JOHAN ANDERSSON "Last Supper" Signed, Mixed Media on Canvas 65cm x 126cm, FRAMED

Regular price $14,750.00

JOHAN ANDERSSON (Swedish - Lives, Los Angeles, USA) (1986 - )
Limited Edition Mixed Media Artwork and Archival Inks on Canvas
Johan has hand finished Paint onto this work making it unique.

Title: Last Supper (Gentle Embrace Series)
Hand Signed: Verso in Pencil
Edition: AP 2 (Artist Proof 2)
Image/Canvas Size: 65cm x 126cm
Frame Size: 68cm x 130cm (Natural Timber Frame with Shadow Line)
Art Condition: Excellent - New

Framed, Stretched and Ready to Hang.

You can also come view this work and many others in our Surry Hills Gallery in Sydney. Please message me to arrange a time to view in person.

Serafin Martinez
Principal, Martinez Art Dealer
Surry Hills, Sydney, Australia
ABN 36 561 407 649

Brief Biography

After graduating from Central St. Martin’s London, Johan Andersson became the youngest ever artist to be shortlisted for the BP Portrait Award and was named in The Independent’s Top 20 Artists. His work has been displayed at the National Portrait Gallery, The V&A Museum, The Saatchi Gallery and he has exhibited work alongside artists including Anish Kapoor, Damien Hirst, Francis Bacon, Jake & Dinos Chapman, Tracey Emin Lucien Freud, Sir Peter Blake and Howard Hodgkin.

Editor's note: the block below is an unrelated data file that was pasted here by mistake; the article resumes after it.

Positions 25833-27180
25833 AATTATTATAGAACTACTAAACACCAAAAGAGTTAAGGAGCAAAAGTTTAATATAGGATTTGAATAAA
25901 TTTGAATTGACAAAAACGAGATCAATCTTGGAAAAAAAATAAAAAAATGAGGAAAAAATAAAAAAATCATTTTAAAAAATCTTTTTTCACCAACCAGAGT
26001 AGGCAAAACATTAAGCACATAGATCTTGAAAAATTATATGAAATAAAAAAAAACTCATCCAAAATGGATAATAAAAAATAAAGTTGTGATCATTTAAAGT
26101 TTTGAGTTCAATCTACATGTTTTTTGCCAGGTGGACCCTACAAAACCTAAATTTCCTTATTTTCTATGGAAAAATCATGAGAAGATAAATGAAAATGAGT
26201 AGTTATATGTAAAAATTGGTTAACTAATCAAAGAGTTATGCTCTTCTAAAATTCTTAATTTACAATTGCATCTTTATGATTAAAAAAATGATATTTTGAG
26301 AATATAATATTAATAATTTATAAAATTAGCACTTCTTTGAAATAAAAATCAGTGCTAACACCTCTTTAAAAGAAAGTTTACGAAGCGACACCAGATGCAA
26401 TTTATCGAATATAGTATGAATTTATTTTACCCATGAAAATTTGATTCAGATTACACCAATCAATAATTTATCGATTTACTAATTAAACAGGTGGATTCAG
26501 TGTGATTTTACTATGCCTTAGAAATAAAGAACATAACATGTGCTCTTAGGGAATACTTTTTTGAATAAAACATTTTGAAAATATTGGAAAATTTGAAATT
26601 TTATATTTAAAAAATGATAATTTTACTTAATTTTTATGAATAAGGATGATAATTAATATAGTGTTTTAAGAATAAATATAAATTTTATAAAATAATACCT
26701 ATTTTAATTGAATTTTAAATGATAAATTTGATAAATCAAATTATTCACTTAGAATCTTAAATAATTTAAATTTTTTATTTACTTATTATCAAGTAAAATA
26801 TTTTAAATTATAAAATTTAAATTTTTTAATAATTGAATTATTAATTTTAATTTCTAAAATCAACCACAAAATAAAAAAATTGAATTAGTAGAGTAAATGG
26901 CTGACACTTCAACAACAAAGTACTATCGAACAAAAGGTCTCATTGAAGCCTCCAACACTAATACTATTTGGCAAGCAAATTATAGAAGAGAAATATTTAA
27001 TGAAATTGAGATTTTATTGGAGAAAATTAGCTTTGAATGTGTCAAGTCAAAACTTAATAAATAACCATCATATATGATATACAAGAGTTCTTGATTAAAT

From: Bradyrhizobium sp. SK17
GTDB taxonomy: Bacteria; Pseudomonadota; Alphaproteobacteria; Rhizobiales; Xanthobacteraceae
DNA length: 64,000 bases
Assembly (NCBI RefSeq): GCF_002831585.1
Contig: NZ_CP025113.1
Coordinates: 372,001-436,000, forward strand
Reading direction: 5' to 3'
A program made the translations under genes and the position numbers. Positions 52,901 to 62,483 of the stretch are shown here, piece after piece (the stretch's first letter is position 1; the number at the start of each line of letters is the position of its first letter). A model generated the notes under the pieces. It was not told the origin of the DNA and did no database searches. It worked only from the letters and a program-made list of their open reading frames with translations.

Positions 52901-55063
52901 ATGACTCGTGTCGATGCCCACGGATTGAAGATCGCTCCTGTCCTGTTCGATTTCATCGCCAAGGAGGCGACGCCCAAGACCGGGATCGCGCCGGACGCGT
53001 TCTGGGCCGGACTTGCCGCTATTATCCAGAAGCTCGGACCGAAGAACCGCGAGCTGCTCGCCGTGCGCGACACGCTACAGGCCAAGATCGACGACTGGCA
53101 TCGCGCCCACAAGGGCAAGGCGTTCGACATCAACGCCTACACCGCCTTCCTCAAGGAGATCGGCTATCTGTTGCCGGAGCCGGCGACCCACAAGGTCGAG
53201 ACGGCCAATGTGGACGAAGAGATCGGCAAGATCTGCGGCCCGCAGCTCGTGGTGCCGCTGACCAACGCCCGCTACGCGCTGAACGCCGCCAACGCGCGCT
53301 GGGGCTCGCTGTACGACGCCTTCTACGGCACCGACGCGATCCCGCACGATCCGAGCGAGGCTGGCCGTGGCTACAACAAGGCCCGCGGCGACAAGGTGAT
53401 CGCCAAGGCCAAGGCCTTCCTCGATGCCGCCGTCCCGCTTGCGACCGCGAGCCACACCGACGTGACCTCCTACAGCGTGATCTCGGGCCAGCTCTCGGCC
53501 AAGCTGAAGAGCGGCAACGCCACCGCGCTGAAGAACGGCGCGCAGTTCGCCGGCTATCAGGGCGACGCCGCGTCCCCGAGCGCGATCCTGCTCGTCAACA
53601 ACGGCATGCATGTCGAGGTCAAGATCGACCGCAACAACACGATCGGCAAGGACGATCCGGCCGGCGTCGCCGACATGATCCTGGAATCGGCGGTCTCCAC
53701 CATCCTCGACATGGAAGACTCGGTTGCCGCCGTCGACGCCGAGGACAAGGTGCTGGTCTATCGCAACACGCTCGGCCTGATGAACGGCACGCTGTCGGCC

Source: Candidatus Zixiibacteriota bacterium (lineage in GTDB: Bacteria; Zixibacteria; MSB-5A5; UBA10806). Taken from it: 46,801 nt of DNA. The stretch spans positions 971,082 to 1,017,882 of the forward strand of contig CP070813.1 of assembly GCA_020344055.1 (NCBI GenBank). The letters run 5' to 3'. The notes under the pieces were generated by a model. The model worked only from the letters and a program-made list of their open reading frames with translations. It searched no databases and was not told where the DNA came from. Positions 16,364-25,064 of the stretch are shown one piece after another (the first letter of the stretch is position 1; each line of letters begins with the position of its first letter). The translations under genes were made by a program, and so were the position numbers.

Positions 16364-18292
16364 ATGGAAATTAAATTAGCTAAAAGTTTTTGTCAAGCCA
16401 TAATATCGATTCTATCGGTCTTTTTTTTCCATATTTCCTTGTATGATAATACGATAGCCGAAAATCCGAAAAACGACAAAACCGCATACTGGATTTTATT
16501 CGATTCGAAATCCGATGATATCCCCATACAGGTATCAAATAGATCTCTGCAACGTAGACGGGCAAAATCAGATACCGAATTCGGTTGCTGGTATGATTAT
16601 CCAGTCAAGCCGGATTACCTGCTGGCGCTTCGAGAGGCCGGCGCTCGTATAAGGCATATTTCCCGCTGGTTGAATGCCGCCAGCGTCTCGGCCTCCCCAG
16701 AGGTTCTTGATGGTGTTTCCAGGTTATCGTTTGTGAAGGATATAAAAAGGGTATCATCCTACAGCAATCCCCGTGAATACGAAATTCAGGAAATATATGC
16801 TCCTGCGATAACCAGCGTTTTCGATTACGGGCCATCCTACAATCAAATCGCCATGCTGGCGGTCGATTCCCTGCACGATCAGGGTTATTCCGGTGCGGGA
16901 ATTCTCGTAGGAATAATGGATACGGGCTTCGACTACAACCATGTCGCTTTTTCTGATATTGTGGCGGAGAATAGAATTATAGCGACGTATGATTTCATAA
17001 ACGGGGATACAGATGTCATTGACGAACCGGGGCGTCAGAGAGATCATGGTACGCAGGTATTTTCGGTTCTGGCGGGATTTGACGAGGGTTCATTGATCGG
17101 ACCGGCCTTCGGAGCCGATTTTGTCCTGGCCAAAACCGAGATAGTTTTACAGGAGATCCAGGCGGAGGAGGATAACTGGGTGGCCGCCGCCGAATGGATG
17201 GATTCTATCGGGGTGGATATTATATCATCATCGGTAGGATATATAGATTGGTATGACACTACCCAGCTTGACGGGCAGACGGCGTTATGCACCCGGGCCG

He has exhibited and sold on the International Art Market including  art fairs in Basel & Miami, Cutlog in Paris, as well at numerous other exhibitions in New York & London. In 2010 Andersson was selected by Sky Arts as the ‘one to watch’ young British Contemporary Artist to feature on a 6 week Documentary called ‘Art of Survival’ broadcasted 2011.

Collectors of interest include; Film Director George Lucas, Flickr and Slack founder Stewart Butterfield, Casey Cowell, founder of the modem, Academy Award Winner Per Hallberg and Director of Chelsea FC Eugene Tenenbaum. Andersson was recently selected as one of the Top 100 Most Influential Creatives by TimeOut magazine. He was recently featured as one to watch on The Guardian in the article 'Art imitating life; how this year's Armory show got political'


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